—Kirsten A. Thorne, PhD


A big thank you to those who have visited my web site. I hope that you will consider sharing some of your stories that you have hinted at. This is a place for everyone to discuss those topics that are taboo in the workplace, with family, friends or sometimes even at church: the continued existence of consciousness. Where do we go after we “die”? Does “where” even make sense? What have you felt, seen, experienced or sensed after someone you loved passed away?

Let me know. I want to know.


KIRSTEN for blog

Cam 2014 8 Kimberly

Cam Thirteen

Cam three

Cam Seven

Cam eight

Cam Nine

Kirsten at the Library

Cam Twelve
Cam Ten

Cam 2014 7 another lonely hallwayCam 2014 5 desolationCam 2014 9 Kir looking youngCam Eleven


If you haven’t already heard the story on NPR’s “Snap Judgment,” the above link will take you there. However, I’m guessing that many of you are here to know something else about that story.

First of all, the story is true. Some of the details overlapped from other investigations, and the ending of the story is slightly different than how I originally remembered it. It was Marsha who opened that door at the end of our journey, not the lady in white (whose name, by the way, is my name: Kirsten). Marsha reminded me that Kirsten 2 didn’t even want to come down that hallway and let us out. She was terrified.

I don’t condone the exploration of abandoned mental hospitals or any other abandoned site. If you know which place is profiled in this piece, you should also know that it is now a University. Said University does not take such exploration lightly, and will prosecute to the full extent of the law anyone they find exploring those buildings. That investigation was several years ago; we would not attempt it today.

Five years later, I am not the same person. I used to enjoy investigations. I loved the thrill of exploration and finding odd voices on audio. I still investigate and record audio, but I am very careful to take certain precautions that I never bothered with before. First and foremost, I pray. I pray for protection from possession or oppression. I pray for the souls of anyone who might be stuck or caught in the time loop of their conscious mind. I pray for all the people who might have suffered or died in a place that offered them no hope.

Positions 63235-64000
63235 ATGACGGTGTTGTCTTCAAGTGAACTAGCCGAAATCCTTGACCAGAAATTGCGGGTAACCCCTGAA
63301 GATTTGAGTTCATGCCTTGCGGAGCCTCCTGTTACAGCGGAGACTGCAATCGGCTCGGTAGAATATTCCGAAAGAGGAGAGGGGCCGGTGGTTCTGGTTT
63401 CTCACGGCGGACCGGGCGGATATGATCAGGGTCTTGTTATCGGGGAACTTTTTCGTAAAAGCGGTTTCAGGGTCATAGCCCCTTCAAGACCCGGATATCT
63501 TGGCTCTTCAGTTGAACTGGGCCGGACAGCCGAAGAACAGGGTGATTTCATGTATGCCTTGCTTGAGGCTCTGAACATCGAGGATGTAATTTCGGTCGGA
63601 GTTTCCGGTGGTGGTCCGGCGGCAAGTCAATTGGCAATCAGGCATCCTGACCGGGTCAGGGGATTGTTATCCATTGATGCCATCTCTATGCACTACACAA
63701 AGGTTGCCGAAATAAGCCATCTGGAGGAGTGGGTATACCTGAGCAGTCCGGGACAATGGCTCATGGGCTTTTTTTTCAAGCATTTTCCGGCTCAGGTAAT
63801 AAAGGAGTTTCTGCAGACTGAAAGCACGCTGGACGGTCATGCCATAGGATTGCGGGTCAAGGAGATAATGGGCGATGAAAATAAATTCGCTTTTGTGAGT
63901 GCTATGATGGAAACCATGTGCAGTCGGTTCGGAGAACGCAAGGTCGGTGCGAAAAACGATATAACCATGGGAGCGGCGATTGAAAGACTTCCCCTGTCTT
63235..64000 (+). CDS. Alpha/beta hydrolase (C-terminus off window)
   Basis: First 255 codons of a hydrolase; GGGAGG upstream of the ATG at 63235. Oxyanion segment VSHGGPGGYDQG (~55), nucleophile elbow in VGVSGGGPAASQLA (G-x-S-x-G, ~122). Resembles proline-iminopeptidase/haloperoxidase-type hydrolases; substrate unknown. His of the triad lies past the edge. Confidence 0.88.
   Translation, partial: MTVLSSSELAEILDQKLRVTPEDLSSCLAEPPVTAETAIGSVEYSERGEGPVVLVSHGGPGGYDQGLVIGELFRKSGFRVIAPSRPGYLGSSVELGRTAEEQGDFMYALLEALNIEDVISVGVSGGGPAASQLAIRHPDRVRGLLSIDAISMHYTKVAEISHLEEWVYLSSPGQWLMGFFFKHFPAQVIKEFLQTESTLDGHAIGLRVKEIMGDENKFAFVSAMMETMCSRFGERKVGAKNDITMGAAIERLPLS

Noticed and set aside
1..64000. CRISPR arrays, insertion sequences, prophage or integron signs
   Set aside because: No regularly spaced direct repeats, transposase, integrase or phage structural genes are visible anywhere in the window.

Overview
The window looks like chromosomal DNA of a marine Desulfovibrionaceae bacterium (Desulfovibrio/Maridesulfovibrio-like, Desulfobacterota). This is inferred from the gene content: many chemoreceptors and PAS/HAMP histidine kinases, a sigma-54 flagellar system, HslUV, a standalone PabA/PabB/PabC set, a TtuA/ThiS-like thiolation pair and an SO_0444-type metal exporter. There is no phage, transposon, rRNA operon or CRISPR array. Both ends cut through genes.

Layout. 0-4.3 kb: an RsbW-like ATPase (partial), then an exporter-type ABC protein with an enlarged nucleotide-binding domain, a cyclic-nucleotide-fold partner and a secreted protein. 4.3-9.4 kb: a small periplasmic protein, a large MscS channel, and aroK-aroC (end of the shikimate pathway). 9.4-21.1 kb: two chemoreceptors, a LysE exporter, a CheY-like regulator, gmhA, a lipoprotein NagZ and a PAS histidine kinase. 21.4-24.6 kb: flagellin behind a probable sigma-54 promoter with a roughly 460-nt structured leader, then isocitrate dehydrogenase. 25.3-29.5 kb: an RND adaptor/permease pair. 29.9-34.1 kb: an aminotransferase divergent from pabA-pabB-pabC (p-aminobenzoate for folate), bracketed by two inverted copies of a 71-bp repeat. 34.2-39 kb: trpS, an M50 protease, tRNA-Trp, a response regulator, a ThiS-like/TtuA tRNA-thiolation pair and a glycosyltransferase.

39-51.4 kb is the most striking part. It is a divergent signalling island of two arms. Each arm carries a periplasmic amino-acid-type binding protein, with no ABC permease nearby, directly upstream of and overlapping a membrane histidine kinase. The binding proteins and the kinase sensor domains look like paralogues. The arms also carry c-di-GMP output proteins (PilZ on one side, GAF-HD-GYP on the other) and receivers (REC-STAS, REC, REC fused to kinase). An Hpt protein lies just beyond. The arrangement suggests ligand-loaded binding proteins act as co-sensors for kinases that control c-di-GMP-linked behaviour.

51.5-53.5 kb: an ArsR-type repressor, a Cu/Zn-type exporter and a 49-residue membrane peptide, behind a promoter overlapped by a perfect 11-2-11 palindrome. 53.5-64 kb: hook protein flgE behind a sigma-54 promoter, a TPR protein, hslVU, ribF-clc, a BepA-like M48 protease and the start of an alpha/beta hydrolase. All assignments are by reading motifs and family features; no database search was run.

These investigations are serious business. We may not think so when we start out on these adventures. I started as someone who was curious and looking to recapture some fun from my youth. I ended up feeling very old, very tired, and often very scared. The spiritual realm is real. It’s not all bright white light and love. Sometimes, it exceedingly dark. If you search for the darkness, you will definitely find it.

I grew up in an academic family who prided themselves on their agnosticism, if not outright atheism. We were practical, smart, logical and critical. Only nutty New Age whack jobs believed in spirits and energies from the ‘Other Side’. I prided myself on my academic pedigree and my ability to discern real from fake, authentic from B.S., and conclusions based on rigorous thinking versus conclusions based on fantasy, wishful thinking, or neurosis.

What I discovered is that I don’t know shit. Sorry to put it so bluntly. However, I do have a strong, abiding faith in God. I no longer do work that is out of alignment with what I believe this universal force of love wants for me. As far as the world of spirit works, as far as definite answers are concerned, I don’t have them. I don’t think we will ever have them, because we “see through a glass darkly” by design. If you have answers, you don’t need faith. If you have answers, you stop asking the questions.

I will never stop asking the questions, especially the hard questions. I have lots of those. In the meantime, I stumble around in the dark and keep looking.

–Kirsten A. Thorne, PhD
See also: paranormalhousewives.com for many more audio clips of our investigations.

Abandoned cabin 1

abandoned cabin 2

abandoned cabin 3

abandoned cabin 4

abandoned cabin 5


States the sign, chiseled in wood, swinging over abandoned dreams.
Who decided this quest was over?
It never began, or it died, or it wasn’t what it seemed.
The sofa by the shed
The crumbling chimney, now stones on ground
The plants in the window, dead
Here the birds don’t sing, the squirrels don’t scamper, here
There is no sound

I don’t know who drove the car, now consigned to rust
I don’t know who loved the house
With windows covered in dust
Here something started, but stopped
Here something was found, but lost

The quest is over.
But not the way that they thought.

–Kirsten A. Thorne, PhD